But this is 2010 and we’d like to think of Worcester County as a fairly progressive place. A place where we need ideas, experience and … electability. Frank Beshai – during an Oct. 2010 InCity Times interview for his run for the District 3 City Councilor seat – seemed a little … out of it. Weird. A tad creepy. He was just, I don’t know, out to lunch … or out of ideas. Just pushing a turn-the-bums- (read: incumbents)-out ethos.

While it’s OK to be a protest candidate, it is not OK to seem ancient, exhausted, grasping for ideas to hang your brain on … . This is the Frank Beshai of 2010.

While it is nice to know Beshai turned his life around, a “reborn” guy does not make a great sheriff. Beshai should give up politics (he’s been trying to get elected to anything for years) and maybe start a rehab program for ex-offenders, with a Christian twist.

This is probably Frank’s destiny.

Pray on it, Frank.

Some great Worcester events to enjoy this spring!

editor’s note: Check out “The Big Read” at the Worcester Public Library and REC’s cool spring programs – some for Earth Day – others just for any day!

Worcester joins the “The Big Read”

By Worcester School Committee member John Monfredo

A great event will take place at the Worcester Public Library during the month of April and it merits the support of everyone in our community. It’s a kind of national month-long celebration of reading called “The Big Read.”

The Big Read is an initiative of the N.E.A. (National Endowment for the Arts) designed to restore reading to the center of American culture. It brings together partners across the country to encourage reading for pleasure and enlightenment. The Big Read’s aim is to address this issue by providing citizens with the opportunity to read and to discuss a single book within their communities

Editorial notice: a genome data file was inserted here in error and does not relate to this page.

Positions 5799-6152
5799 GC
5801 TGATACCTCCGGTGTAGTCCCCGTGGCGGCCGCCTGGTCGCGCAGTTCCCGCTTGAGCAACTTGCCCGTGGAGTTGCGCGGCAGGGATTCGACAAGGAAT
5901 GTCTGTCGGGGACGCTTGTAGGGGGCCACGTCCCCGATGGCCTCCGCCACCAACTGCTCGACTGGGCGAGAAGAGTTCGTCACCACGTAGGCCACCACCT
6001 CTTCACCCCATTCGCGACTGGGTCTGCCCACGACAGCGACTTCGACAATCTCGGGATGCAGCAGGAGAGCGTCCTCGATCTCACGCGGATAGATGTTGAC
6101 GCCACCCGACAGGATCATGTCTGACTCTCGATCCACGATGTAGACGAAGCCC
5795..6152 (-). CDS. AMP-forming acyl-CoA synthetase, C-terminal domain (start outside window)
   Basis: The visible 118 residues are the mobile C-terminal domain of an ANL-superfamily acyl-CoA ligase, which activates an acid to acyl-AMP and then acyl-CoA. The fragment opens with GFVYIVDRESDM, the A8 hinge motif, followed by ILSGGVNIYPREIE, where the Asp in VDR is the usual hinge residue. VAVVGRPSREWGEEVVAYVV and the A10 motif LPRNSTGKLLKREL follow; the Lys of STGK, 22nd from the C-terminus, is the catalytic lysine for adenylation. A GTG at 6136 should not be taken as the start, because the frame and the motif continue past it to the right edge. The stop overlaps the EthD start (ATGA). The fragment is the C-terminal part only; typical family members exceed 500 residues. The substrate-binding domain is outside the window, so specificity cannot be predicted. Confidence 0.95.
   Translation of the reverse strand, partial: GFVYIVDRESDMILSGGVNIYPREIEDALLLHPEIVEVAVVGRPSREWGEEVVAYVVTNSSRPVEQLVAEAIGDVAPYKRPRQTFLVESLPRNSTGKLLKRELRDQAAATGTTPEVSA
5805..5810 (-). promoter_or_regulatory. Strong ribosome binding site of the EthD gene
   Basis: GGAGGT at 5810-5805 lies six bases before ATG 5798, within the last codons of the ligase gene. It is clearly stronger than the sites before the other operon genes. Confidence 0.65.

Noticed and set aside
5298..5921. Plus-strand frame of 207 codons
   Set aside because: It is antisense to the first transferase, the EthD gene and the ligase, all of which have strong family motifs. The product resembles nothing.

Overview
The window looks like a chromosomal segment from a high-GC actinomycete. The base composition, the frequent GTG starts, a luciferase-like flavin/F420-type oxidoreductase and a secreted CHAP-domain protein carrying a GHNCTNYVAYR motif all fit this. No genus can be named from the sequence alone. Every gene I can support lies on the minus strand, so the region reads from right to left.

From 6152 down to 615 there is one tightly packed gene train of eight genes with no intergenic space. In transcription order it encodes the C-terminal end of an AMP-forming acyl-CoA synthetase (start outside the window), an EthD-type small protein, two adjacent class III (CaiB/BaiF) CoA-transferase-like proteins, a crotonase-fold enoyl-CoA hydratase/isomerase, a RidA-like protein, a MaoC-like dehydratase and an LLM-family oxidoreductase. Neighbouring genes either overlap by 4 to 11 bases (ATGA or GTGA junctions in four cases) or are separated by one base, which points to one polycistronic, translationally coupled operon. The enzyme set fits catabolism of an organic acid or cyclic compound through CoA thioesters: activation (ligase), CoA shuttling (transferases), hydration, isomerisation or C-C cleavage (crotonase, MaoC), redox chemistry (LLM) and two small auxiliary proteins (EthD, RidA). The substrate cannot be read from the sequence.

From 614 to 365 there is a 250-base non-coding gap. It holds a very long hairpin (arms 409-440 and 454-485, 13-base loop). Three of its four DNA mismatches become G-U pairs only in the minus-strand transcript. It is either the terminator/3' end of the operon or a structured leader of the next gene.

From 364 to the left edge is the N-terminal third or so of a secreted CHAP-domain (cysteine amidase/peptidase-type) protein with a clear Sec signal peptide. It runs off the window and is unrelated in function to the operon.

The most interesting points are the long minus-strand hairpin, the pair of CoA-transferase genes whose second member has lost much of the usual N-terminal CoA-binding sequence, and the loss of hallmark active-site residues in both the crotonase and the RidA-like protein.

Worcester is one of 400 communities participating in the Big Read and Umass Memorial Health is the lead organization for it in this area. They have partnered with the Worcester Public Library and with Worcester: The City that Reads. This year the book picked by local youth groups in Worcester is the works of the nineteenth century gothic writer, Edgar Allan Poe.

Throughout April, Worcester will be reading the short stories and poems of the master of the macabre. We are encouraging schools in the Worcester County area to participate Continue reading Some great Worcester events to enjoy this spring!

What makes you happy, Worcester?

By William S. Coleman III

When I was given the assignment of writing this column, I thought I would ask people around the city: “What makes you happy?”

I met a woman who has lived in Worcester for seven years. She told me, with a coy look in her eye, that when she moved to Worcester she had no expectations, and Worcester hasn’t disappointed her yet!

While driving around the city, I stopped people randomly and had them tell me what makes them happy. Some of their responses: Continue reading What makes you happy, Worcester?

One InCity Times website reader has this to say about our new Charter School …

Unusual Connections …

By Tamara Rindahl

I wonder how many members of the Massachsetts DoE are aware of the Spirit of Knowledge Academy’s connection with the Soka Gakkai, a Japanese Buddhist organization — or with the Japanese government’s New Komeito Party?

Daisaku Ikeda, the head of the Soka Gakkai International, is listed as a writer and educator. In fact, he is the president of the Soka Gakkai International, a lay Buddhist organization formerly affiliated with the Nichiren Shoshu School of Buddhism. The Soka Gakkai split with the Nichiren Shoshu priests in the 1990’s, with both sides accusing the other of financial and sexual misconduct.

With those meddlesome priests out of the way, Ikeda, a billionaire, is now able to do whatever he wishes, including telling his members that they cannot achieve enlightenment unless they take him as their mentor, and buying over 200 degrees from various universities. He also funds a “Gandhi, King and Ikeda” exhibit, comparing himself to Mahatma Gandhi and Martin Luther King, Jr.

The Soka Gakkai and the New Komeito Party have a reputation for corruption and financial misconduct in Japan. Soka Gakkai members who have tried to leave have been harassed and threatened. The Soka Gakkai members in Japan are also pressured to donate money to, do unpaid work for, and vote for New Komeito Party candidates at election time.

Are these the people whom you want to be running a Massachusetts public school — educating your children, spending your tax dollars?